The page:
What you save on Obamacare, you will spend on your phone bill while on hold.
— BillB (@Bill_Bing) October 21, 2013
The president touted them in his speech today, but McArdle claims that “the computer systems at the call centers for states running the insurance exchanges are the same as the computer systems that consumers are having such a hard time with”:
A nice woman at a federal call center told me that (at least for the state of Florida, where my in-laws live) there is an alternate procedure: They can fill out a manual application in PDF format. But she also told me that it takes three weeks for that application to be mailed to your house. After you receive it, you check the application to ensure it’s accurate, and then mail it in. One to two weeks later, you will be notified of your subsidy eligibility. Then you can actually enroll in a plan, though she wasn’t quite clear on how that part would work — do you call back again?
This may work for older people who simply can’t figure out how to use computers, or for desperately ill people who have been rebuffed by the computer system . . . but so will repeatedly logging in until you finally get the system to work. It is unlikely to get loads of healthy, young, premium-paying folks to sign up for insurance and thereby make this whole thing financially viable. And by the time we’re ready to default to this option, it’s unlikely that there will be enough time to make it work.
Philip Klein ran into another, smaller problem with the call centers:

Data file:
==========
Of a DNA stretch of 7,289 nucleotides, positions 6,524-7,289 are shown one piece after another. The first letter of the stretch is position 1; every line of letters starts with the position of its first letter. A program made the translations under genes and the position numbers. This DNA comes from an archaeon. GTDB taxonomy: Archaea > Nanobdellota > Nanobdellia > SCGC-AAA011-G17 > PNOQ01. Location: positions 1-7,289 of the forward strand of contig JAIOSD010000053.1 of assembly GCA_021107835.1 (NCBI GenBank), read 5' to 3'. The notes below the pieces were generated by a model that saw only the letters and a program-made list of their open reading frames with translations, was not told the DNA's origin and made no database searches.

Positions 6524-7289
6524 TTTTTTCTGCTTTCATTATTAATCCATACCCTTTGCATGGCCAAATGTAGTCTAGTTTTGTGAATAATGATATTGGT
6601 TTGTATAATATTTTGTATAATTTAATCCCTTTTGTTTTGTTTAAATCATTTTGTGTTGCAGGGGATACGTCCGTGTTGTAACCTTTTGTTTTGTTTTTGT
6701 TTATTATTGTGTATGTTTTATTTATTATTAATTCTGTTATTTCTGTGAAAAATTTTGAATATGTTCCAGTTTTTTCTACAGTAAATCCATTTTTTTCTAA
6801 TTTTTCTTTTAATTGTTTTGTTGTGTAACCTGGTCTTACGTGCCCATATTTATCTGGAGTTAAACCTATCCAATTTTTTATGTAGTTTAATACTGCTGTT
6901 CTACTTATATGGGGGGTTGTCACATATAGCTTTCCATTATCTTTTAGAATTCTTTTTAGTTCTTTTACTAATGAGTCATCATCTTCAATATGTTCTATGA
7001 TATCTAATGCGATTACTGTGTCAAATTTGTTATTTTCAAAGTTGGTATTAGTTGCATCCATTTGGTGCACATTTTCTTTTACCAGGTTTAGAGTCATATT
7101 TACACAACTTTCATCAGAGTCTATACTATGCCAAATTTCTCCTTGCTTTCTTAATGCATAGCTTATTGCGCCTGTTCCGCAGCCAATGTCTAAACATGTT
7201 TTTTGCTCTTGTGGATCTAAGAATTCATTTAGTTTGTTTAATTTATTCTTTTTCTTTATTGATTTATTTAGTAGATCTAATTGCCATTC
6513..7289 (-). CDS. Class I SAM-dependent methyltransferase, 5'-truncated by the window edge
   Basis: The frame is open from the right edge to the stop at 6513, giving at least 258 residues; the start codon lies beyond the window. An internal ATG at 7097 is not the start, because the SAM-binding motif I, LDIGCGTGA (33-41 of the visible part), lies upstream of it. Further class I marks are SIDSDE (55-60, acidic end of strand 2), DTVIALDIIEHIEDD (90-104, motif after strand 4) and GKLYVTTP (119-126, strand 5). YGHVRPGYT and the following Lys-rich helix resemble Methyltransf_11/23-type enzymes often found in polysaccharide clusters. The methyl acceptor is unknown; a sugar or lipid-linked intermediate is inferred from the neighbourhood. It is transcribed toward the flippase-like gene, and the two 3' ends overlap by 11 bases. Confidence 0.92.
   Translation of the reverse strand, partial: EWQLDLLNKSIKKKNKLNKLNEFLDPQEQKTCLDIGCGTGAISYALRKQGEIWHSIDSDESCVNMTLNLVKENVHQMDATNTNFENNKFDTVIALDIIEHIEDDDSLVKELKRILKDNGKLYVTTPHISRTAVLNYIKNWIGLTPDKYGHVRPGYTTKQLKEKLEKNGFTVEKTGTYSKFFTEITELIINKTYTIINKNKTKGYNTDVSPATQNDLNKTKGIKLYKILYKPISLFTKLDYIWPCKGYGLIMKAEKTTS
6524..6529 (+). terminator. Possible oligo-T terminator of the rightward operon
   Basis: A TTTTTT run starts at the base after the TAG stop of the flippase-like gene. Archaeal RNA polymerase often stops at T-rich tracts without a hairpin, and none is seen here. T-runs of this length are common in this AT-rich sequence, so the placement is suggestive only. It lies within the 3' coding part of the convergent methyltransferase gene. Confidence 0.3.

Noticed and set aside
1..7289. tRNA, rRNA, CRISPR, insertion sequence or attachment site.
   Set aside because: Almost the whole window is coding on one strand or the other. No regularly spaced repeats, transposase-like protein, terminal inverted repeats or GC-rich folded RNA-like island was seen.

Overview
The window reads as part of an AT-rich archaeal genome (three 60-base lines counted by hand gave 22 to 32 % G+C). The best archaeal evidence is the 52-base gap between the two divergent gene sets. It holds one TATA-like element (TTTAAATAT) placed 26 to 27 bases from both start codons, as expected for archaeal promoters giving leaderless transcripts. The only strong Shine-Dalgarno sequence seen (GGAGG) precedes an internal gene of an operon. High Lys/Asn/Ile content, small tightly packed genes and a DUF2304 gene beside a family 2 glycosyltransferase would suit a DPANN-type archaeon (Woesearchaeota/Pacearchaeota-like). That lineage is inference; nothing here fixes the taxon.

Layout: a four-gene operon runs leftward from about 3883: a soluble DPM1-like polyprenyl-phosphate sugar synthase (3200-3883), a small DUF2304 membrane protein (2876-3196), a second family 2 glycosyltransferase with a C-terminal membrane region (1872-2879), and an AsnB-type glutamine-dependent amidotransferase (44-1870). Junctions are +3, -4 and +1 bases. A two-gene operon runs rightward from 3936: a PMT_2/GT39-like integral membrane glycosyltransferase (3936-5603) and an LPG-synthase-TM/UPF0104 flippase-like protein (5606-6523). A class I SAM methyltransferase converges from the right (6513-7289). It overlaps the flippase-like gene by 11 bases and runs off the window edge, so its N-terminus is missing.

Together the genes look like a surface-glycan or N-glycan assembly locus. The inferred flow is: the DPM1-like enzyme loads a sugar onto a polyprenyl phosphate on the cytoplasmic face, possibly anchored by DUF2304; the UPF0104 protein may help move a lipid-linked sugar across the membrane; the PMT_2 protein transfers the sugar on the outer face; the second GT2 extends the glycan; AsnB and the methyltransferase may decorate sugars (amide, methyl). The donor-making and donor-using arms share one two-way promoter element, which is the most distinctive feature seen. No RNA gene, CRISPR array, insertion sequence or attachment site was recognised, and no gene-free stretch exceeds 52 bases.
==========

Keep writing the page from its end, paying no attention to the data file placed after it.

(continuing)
Obama encouraged Americans seeking insurance to sign up the old-fashioned way by calling 1-800-318-2596. But when I tried calling the number and followed the prompts in what I deemed the most logical manner, I got referred back to the website Healthcare.gov and its live web chat feature.
Suderman analyzes other aspects of today’s speech:
If President Obama was confident that the online exchange system was on track to be fixed in short order, that would have been the highlight of his message. It wasn’t. Indeed, much of his speech was devoted to arguing that Obamacare is more than just a website, and to explaining how people who want coverage can still enroll in coverage outside the exchanges.
There was no clear explanation of what was going wrong. There was no timetable for when it would be fixed. Obama repeatedly said that he was angry, but he sounded ebullient. In the end, though, Obama’s speech doesn’t matter. Either the Web site will be fixed in a reasonable time frame, and the law will work, or it won’t be fixed and the law will begin to fail. The Affordable Care Act is no longer a political abstraction. It’s the law, and it will be judged not on how well politicians message it, but how much it does to improve people’s lives.